This Harwood K Smith designed home with strong 1950's California Colonial bones was bought by a world renowned entertainer and his partner who is an avid art collector. Simple , clean and elegant was the direction I was given. We kept the existing weathered brick front walk and opted to continue with aged brick on all new hard surfaces. We designed and built a rectangular unadorned pool that paired well with the small formal lawn to create an open spacious feel to a confined backyard. A niche in the perimeter brick wall made a perfect home for an incredible gorilla sculpture. Hedges in the front add privacy and the boxwood border creates a warm inviting drive up appeal. Several cool art installations come and go on the property.
This Spanish Hacienda style house had a fairly shallow front yard. Stucco walls with the arched openings were designed to create an intimate entry courtyard. The Lush landscape and fountain inside the walls are a contrast to the more austere landscape on the outside of the walls. Iron Gates, Spanish accessories such as Saltillo tile, mosaic art and gas lanterns make the design cohesive and indispensable in making the interior blend with the exterior.
This house was designed by noted Architect David Stocker. The previous iteration of the landscape down-played the incredible medieval arch that was central to the house. The new owners wanted to rectify this oversight and show off the arch and excellent bones of the house. I suggested an alley of trees to create a visual axis into the front courtyard. The property had a slight elevation change which allowed for a long elegant run of steps down to a simple sunken lawn Botticino chipped aggregate was used to unify the space and add a European feel to the property. The back courtyard was simplified to accommodate a farm table for entertaining. The owner had a fun sculpture that was incorporated to personalize the space.
I was initially hired by the builder to solve a difficult elevation change in the backyard. It morphed into a pool design and then comprehensive master plan. The home was sold almost immediately and the new owners implemented the entire plan. It turned out so well they engaged Blackland Prairie to revamp the front yard. All parties were in agreement that the facade of the house was boring and lacked curb appeal. They wanted to generate appeal with landscape only and no changes to the structure. I love good bones in a garden so I suggested a low stone wall to divide the massive front yard into a few smaller spaces. We beefed up the entry walk and created oversized landscape beds. the added depth of the beds and large but proportioned spaces help humanize a rambling facade.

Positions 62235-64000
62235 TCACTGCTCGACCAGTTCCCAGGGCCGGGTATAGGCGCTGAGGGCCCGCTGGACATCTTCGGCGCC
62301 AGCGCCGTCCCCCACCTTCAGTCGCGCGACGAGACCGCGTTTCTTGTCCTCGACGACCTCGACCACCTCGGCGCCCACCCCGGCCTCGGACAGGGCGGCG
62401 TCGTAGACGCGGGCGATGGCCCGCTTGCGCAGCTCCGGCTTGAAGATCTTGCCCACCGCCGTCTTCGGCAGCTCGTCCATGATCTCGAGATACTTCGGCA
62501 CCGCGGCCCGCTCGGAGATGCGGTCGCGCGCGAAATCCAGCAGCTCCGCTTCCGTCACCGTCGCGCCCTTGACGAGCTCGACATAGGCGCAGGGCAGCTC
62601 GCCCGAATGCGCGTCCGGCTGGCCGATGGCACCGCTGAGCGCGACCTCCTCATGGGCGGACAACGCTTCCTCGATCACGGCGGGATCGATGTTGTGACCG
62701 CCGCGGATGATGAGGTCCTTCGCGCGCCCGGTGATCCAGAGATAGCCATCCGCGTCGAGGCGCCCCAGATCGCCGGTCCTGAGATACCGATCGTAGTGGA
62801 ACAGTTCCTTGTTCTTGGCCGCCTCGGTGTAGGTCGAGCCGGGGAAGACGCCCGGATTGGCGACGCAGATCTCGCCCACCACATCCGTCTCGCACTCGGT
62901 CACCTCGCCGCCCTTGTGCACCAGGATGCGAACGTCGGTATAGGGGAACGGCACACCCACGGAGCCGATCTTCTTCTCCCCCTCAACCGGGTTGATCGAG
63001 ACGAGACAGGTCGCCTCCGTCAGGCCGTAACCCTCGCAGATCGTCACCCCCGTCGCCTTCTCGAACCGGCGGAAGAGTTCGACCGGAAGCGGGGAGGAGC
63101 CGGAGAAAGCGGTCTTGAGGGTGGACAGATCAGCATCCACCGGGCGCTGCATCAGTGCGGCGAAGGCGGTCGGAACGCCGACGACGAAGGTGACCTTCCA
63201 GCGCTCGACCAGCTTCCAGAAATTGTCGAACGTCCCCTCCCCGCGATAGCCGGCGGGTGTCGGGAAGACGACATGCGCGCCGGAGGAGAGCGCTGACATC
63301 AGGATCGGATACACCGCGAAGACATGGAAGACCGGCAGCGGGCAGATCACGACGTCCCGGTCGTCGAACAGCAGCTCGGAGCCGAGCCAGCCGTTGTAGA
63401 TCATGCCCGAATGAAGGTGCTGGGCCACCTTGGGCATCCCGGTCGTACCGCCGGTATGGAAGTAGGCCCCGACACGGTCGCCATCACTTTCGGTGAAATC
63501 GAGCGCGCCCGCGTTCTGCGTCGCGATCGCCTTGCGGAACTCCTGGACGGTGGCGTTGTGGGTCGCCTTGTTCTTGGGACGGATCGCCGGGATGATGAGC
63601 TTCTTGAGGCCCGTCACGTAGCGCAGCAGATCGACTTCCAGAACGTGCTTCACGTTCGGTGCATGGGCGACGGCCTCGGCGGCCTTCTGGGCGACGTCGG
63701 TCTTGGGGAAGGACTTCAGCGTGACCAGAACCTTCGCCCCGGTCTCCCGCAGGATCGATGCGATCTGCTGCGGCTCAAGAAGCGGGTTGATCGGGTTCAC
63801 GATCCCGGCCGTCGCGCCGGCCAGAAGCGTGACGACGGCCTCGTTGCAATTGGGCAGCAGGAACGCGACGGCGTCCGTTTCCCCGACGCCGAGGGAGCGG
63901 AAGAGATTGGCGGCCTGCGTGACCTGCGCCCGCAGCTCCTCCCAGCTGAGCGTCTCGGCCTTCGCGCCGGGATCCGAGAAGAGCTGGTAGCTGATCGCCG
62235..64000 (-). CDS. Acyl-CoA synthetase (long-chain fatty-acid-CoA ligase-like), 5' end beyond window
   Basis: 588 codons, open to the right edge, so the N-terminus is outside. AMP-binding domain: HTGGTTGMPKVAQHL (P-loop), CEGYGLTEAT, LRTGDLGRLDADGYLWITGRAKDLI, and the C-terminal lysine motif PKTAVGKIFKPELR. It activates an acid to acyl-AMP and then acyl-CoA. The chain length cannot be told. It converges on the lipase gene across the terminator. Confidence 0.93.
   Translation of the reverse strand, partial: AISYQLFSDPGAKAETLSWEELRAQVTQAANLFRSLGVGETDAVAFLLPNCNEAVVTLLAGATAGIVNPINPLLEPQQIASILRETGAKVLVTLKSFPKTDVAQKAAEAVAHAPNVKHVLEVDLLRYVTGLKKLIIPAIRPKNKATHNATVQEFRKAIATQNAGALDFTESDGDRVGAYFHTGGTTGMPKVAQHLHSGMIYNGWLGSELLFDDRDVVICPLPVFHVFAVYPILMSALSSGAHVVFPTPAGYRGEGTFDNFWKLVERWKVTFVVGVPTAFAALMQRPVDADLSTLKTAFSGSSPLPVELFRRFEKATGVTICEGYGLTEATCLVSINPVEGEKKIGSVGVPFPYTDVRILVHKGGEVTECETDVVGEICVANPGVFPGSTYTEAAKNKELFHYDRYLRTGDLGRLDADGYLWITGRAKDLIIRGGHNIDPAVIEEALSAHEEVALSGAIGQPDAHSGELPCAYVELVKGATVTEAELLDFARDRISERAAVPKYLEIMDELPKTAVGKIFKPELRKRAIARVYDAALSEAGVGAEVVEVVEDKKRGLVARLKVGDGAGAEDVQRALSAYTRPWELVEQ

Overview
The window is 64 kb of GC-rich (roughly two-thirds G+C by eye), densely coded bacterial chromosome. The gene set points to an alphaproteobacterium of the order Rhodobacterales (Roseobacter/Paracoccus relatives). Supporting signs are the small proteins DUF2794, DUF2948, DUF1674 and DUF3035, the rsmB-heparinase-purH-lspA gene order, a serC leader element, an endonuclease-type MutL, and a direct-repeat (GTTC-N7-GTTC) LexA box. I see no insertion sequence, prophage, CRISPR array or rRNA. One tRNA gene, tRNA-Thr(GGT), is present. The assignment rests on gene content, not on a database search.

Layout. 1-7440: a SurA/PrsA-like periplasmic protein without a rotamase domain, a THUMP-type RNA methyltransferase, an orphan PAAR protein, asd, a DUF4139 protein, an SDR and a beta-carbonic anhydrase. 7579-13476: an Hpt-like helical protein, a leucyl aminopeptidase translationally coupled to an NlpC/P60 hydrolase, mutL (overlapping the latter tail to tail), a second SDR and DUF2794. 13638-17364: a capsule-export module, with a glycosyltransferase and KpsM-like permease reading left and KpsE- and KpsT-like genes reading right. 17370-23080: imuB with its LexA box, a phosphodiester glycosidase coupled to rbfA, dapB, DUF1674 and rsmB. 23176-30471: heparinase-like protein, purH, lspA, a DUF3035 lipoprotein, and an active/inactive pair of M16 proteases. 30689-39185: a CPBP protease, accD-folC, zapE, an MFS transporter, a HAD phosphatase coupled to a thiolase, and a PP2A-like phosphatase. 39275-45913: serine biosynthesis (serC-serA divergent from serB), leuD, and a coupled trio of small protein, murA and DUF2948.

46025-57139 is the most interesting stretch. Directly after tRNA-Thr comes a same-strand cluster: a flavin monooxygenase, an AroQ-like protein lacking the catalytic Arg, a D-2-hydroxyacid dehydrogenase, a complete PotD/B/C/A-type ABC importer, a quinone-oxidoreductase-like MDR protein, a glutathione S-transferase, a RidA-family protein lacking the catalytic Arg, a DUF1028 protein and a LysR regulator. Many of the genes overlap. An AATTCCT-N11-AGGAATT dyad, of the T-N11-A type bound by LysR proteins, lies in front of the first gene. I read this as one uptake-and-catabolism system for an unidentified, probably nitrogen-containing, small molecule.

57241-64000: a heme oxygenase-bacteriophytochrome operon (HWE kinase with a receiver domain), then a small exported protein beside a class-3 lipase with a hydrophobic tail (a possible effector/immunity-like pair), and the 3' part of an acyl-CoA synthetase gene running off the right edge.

The House is located on a green space with a nice elevation Change. The client wanted to play up the elevation change and Keep a Natural look to blend in with the green space beyond. Steel sheets were used to create large metal planters that hid the unsightly foundation. Stack stone was a great counterpoint to the metal and lent a natural feel to the overall bones of the yard. Encaustic cement tile adds drama to a retaining wall that acts as a bench seat on one side and bar height table on the other side. A wood burning fire pit is on the lower terrace. The Intermediate terrace houses the patio furniture, a grilling station and a Green Egg. The homeowner loves to grill so the Green Egg took center stage. The plants are all xeriscape and provide loads of color and texture, a perfect home for birds, butterflies and humming birds.